this ocean is getting old — lets get a new one

Posted: February 24, 2010 in travel
Tags: , , , , , ,

After nursing my broken personality back to normal and getting a good 6 hours of sleep, we hopped in the water taxi to begin our journey to the Pacific side of things.  Oh yeah, I did finally get some hot sauce that morning before we left Bocas, too — a place called lili’s was happy to sell me some of their “Killin’ Me Man” sauce (tag line: “It Hot like a Caribbean”), a habanero/sweet pepper-y type thing, with a hint of mustard seed to it.  I love the smell of habs in the morning…. smells like… victory…

We grabbed another bottle of rum (it is somewhat inexplicably half as expensive in Panama as it is in Costa Rica, despite the fact that it’s from Nicaragua – taxes, I can only assume) and began a day of sitting in vehicles. The border crossing was painless and quick, and a mere 8 hours or so later, we were back in San Jose.  It was only when we reached the flea-bag hostel that I realized I had apparently made a crucial mistake in my earlier, seemingly well-deserved victory, which was to not check the hot sauce bottles to make sure they were tightly sealed — indeed, all 4 were not (who the hell sells hot suce with loose caps?  does it expand or something?), and suddenly most of my clothes were a little saucy… but on the bright side, most of the underwear remained un-sullied.  So I had that going for me.  Which was nice.
San Jose leaves something to be desired in terms of… well, water and trees and animals and peace and quiet and everything else you might come to Costa Rica for, but we were forced to stay the night, just long enough to hop a 6am bus to the Nicoya Peninsula, another somewhat touristy area and basically Mecca for surfers in Central America.  A very nice guy named Sonny who we met in Panama (he was on his visa run — you have to leave the country for 72 hours every 3 months to renew it) owns an amazing hotel with some villas and a restaurant here called Gumbo Limbo, and his Italian business partner makes the most amazing pesto, with basil grown from seeds his mother brought from Genoa, with the first truly great cheese I’ve eaten in a month.  Santa Teresa itself is… well, different.  Everyone has an amazing tan, 6-pack abs and biceps.  At 6’5″ and a buck-eighty-five, I am by far the most out of shape person here.  I’ve got very little upper body (hey, I’m a cyclist — we’re all below the waist) but by these standards, I am meek and feeble, someone you might find begging for change in Calcutta or something.  The beach here is incredibly nice, and covered, absolutely dominated, by surfers.  I met a Spanish woman in Bocas who had lived here for 3 months and her comment was “it’s all surfing there, just surf surf surf surf surf” and now I can see what she was talking about.  Well okay!  Lets try surfing!  The first day we were content to simply watch, swim and throw ourselves about the waves.  We grabbed dinner at Sonny’s place and got to sleep early…
…and I had a dream about surfing.  Actually, I’ve been dreaming a lot here, pretty much every night, very vivid, somewhat lucid dreams.  I had my first nightmare in over a decade while in Cahuita.  I’ve been dreaming about everyday stuff, about bizarre occurrences, about all sorts of oddness.  But on this night, I dreamed I went out surfing.  I was all alone, not a person in sight, and I strapped the leash onto my right ankle, paddled out, sat there for a second, and just stood up on the first wave.  First try.  A real natural.  I carved up and down like all those guys with 6-pack abs, and I was loving it.  I woke up smiling and eager.  The first bloody try!  (if you surf, you should be laughing pretty hard by this point).  I was like the Tiger Woods of surfing, except without all the practice and hard work and dedication and loose women.  Well, I guess I was more like the Amy Winehouse of surfing..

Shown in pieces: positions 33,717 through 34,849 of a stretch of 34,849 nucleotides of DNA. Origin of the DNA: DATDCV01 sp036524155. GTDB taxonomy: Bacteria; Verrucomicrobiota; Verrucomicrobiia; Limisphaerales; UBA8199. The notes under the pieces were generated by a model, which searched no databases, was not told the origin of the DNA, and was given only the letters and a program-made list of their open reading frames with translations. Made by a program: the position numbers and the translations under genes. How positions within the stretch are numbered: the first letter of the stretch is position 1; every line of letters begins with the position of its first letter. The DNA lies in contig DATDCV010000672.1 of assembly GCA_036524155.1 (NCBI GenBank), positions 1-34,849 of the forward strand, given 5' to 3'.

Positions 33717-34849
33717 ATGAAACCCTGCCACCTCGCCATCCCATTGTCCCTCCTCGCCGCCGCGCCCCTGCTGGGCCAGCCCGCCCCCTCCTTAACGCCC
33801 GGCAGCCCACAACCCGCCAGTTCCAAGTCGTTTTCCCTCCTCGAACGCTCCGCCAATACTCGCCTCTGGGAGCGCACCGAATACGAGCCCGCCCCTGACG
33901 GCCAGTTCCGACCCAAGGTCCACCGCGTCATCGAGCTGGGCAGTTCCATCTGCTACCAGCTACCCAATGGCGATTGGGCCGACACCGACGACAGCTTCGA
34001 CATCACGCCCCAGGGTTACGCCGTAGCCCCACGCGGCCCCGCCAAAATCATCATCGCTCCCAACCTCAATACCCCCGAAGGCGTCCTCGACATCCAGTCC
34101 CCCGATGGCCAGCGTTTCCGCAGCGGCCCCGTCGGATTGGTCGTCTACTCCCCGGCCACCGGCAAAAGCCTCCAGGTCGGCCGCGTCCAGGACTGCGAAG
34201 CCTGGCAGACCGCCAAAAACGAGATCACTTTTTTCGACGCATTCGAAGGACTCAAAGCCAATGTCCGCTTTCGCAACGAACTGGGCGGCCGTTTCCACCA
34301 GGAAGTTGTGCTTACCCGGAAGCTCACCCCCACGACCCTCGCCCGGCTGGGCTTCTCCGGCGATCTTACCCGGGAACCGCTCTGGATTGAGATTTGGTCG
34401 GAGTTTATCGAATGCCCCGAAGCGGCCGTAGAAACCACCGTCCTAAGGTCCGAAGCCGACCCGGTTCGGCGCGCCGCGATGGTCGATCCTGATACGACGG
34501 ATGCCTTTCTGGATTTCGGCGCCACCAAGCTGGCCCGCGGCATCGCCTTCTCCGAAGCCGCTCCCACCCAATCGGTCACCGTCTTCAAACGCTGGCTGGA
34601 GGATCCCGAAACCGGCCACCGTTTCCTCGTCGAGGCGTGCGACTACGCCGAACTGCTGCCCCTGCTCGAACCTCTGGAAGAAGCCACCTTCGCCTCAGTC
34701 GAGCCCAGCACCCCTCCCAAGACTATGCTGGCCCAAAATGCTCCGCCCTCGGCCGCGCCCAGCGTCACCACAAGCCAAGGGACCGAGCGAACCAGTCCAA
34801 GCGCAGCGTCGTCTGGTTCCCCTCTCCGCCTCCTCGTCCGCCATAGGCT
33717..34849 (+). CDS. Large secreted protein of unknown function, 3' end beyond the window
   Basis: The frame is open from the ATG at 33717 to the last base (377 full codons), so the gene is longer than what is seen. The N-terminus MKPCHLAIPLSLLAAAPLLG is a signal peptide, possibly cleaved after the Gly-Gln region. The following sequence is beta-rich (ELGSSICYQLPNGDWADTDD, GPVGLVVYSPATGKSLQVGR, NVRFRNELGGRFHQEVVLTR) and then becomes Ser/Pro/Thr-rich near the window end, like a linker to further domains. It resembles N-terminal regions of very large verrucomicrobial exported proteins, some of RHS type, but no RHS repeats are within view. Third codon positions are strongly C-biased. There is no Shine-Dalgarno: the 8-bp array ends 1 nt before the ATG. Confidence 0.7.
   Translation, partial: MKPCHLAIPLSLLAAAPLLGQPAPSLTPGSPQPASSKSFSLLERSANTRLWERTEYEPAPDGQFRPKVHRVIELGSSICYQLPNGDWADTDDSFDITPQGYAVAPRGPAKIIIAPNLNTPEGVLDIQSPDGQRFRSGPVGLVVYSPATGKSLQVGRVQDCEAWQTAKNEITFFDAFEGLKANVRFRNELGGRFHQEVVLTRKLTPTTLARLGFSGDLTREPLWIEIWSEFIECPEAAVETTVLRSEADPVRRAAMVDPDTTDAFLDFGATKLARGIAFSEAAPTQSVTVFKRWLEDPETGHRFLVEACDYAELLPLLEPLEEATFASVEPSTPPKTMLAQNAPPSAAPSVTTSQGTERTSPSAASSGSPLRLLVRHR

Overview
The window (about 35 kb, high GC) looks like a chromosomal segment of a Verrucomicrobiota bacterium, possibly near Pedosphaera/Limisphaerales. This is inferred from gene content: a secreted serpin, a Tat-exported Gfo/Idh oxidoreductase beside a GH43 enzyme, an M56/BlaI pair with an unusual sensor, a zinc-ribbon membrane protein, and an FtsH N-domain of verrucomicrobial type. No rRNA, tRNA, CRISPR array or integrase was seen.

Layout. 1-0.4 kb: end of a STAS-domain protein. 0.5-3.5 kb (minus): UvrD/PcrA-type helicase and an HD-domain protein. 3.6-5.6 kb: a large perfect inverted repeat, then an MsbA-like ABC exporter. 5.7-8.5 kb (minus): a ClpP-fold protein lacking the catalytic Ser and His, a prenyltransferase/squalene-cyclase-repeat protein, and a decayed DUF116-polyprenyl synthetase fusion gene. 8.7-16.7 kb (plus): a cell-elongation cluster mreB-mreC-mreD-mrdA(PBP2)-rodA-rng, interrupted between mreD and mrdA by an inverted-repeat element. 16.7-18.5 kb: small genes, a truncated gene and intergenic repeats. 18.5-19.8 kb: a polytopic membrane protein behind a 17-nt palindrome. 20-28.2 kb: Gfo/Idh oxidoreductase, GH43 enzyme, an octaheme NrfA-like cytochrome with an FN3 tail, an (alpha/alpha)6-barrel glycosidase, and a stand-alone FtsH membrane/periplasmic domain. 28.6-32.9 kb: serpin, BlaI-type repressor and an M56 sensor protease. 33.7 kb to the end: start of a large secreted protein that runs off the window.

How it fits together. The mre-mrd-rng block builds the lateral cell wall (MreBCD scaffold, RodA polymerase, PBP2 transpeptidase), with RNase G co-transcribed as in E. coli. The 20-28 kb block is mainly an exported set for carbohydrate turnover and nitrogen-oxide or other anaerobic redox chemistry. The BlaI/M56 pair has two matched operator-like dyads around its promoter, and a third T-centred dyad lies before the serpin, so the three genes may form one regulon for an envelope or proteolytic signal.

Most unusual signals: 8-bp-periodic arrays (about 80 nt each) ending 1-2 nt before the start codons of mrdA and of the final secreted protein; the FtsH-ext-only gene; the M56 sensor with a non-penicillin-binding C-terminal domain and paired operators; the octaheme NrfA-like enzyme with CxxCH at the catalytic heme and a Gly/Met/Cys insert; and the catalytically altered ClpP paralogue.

Obviously, I did not stand up on the first try.

Surfing… is… just… incredibly hard.  Probably the hardest thing I’ve ever tried to do.  It’s not like biking, or climbing, where you’re fighting gravity and wind and whatever surface you’re traversing, or snowboarding and sking, where you’re fighting terrain and physics, or team sports, where you’re fighting players with superior skill to yours — no, you’re fighting something much, much more bad-ass, something that’s been smashing at the earth and at humans and at vessels and at whatever else tries to be in it or near it, forever.  The God Damn Ocean.  At least, that’s what I was calling it that morning…

Paddling out is, in itself, quite challenging — and it’s not like I was going out very far to start learning, but staying in the shallow break, just the leftovers of waves that broke another 15 yards out or so.  You’ll paddle, paddle, paddle, then get smashed by something kinda big, then paddle a bit more, dive under a smaller wave (this takes a while to get a hang of), then paddle some more, then realize you really haven’t gotten anywhere.  A lot of learning is, indeed, just getting smashed to bits, and trying again, and getting pushed off, and shaking your head and hopping back on, and getting smashed to bits again.  It’s sort of like love, I suppose…